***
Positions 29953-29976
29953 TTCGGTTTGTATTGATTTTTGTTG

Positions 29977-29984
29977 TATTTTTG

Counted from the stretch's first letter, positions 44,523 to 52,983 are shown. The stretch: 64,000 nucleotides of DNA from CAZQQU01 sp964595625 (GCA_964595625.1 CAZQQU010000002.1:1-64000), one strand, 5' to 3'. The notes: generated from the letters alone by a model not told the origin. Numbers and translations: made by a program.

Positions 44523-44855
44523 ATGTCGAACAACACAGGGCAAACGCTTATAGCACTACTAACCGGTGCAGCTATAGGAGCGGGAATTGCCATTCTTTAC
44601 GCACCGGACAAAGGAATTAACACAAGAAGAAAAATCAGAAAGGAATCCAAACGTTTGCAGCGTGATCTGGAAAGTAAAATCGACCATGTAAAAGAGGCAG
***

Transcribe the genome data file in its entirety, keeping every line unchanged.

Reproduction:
Positions 29953-29976
29953 TTCGGTTTGTATTGATTTTTGTTG

Positions 29977-29984
29977 TATTTTTG

Counted from the stretch's first letter, positions 44,523 to 52,983 are shown. The stretch: 64,000 nucleotides of DNA from CAZQQU01 sp964595625 (GCA_964595625.1 CAZQQU010000002.1:1-64000), one strand, 5' to 3'. The notes: generated from the letters alone by a model not told the origin. Numbers and translations: made by a program.

Positions 44523-44855
44523 ATGTCGAACAACACAGGGCAAACGCTTATAGCACTACTAACCGGTGCAGCTATAGGAGCGGGAATTGCCATTCTTTAC
44601 GCACCGGACAAAGGAATTAACACAAGAAGAAAAATCAGAAAGGAATCCAAACGTTTGCAGCGTGATCTGGAAAGTAAAATCGACCATGTAAAAGAGGCAG